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I've made my first novel, Ventus, available as a free download, as well as excerpts from two of the Virga books.  I am looking forward to putting up a number of short stories in the near future.

Complete novel:  Ventus


To celebrate the August, 2007 publication of Queen of Candesce, I decided to re-release my first novel as an eBook. You can download it from this page. Ventus was first published by Tor Books in 2000, and and you can still buy it; to everyone who would just like to sample my work, I hope you enjoy this version.

I've released this book under a Creative Commons license, which means you can read it and distribute it freely, but not make derivative works or sell it.

Book Excerpts:  Sun of Suns and Pirate Sun

I've made large tracts of these two Virga books available.  If you want to find out what the Virga universe is all about, you can check it out here:

Major Foresight Project:  Crisis in Zefra

In spring 2005, the Directorate of Land Strategic Concepts of National Defense Canada (that is to say, the army) hired me to write a dramatized future military scenario.  The book-length work, Crisis in Zefra, was set in a mythical African city-state, about 20 years in the future, and concerned a group of Canadian peacekeepers who are trying to ready the city for its first democratic vote while fighting an insurgency.  The project ran to 27,000 words and was published by the army as a bound paperback book.

If you'd like to read Crisis in Zefra, you can download it in PDF form.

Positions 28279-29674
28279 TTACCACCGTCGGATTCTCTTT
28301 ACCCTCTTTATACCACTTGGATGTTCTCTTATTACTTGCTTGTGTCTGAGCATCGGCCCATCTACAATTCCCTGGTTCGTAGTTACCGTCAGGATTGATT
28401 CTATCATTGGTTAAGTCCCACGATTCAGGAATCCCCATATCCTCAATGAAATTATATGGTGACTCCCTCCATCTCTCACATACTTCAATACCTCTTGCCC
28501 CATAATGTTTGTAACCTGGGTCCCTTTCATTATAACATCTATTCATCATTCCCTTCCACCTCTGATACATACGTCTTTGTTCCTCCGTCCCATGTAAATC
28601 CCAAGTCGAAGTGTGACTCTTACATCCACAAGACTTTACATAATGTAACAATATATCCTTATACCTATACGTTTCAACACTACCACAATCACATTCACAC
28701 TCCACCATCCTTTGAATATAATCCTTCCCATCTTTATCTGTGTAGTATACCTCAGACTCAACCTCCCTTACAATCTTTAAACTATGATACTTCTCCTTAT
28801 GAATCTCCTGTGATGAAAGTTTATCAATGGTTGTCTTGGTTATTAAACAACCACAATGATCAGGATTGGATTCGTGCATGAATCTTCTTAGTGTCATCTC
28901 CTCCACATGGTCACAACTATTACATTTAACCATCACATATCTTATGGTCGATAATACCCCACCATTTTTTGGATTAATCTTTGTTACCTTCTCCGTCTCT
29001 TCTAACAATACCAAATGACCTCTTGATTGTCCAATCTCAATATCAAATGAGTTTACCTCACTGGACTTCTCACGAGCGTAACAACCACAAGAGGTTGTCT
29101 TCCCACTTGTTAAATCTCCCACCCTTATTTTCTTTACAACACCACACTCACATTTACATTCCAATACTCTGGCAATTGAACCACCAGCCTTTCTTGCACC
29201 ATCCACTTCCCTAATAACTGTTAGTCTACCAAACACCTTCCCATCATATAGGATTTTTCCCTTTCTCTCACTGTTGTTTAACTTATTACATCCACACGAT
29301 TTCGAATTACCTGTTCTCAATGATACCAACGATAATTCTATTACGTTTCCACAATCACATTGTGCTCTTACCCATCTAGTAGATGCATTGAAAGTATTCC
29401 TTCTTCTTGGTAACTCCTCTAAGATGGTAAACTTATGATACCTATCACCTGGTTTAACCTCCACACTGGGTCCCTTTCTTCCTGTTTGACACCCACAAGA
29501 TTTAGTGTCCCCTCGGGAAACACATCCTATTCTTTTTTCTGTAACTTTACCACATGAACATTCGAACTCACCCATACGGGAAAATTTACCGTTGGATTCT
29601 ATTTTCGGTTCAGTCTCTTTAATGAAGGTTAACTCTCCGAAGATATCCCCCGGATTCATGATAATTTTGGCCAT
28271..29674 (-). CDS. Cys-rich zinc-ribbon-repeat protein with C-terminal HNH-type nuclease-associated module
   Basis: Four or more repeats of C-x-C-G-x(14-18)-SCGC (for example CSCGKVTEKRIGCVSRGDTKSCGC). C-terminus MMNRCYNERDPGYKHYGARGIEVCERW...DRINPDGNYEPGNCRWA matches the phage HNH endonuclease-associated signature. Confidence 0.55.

Personal tools


Here you can find downloadable resources such as photos, videos, reviews and recent activities

Table of Contents

Look to the NAVIGATION menu on the left side of this page for folders containing photos and other media, interview links, and a full list of my published works.



Contact me

About Me

I am a professional futurist as well as one of Canada's most popular science fiction and fantasy authors. I divide my time between writing fiction and analyzing, conducting workshops and speaking on the potential impacts of science and technology on society.  As the author of ten novels I've been translated into about a dozen languages.  In addition to my more traditional fiction, I've pioneered a new mode of writing that blends fiction and rigorous futures research—my influential short novels Crisis in Zefra (2005) and Crisis in Urlia (2011) are innovative ‘scenario fictions’ commissioned by the Canadian army as study and research tools.  In 2011 I attained a Masters degree in Strategic Foresight and Innovation from OCAD University in Toronto.


I'm Canadian, born in Brandon, Manitoba in 1962. Brandon's about a two-hour drive north of Minot, North Dakota, and situated right in the center of the continent. It's snowy and cold in the winter, and beset with mosquitoes in the summer--but Brandon has a university with a renowned music school. I grew up in an atmosphere of summer festivals--madrigalia and an annual film festival that holds some of my fondest memories of small town summer nights.

Growing up, I was hugely influenced by my Mennonite background, but also by my progressive family. My mom, Anna Schroeder, published two novels around the time I was born, Year of Discovery and The Secret of His Presence. Since these sat in our bookshelves along with works by Andre Norton, Dorothy Sayers, Agatha Christie and many others, I just assumed that everybody's mom wrote books, and that I could too. So when I was 14, I started writing. I completed my first novel when I was 17.

Of course, my fanatical focus on writing meant I had little patience for school, and I dropped out that same year. I eventually got my GED, but my lack of higher education dogged me throughout my twenties and thirties.

I moved to Toronto in 1986, just in time to participate in a renaissance in Canadian science fiction and fantasy happening at that time. This flowering occurred simultaneously across the country, as previously-isolated authors got email accounts and started discovering one another. I helped set up the first national email listserver for SF&F authors, was a founding member of SF Canada and president for a time.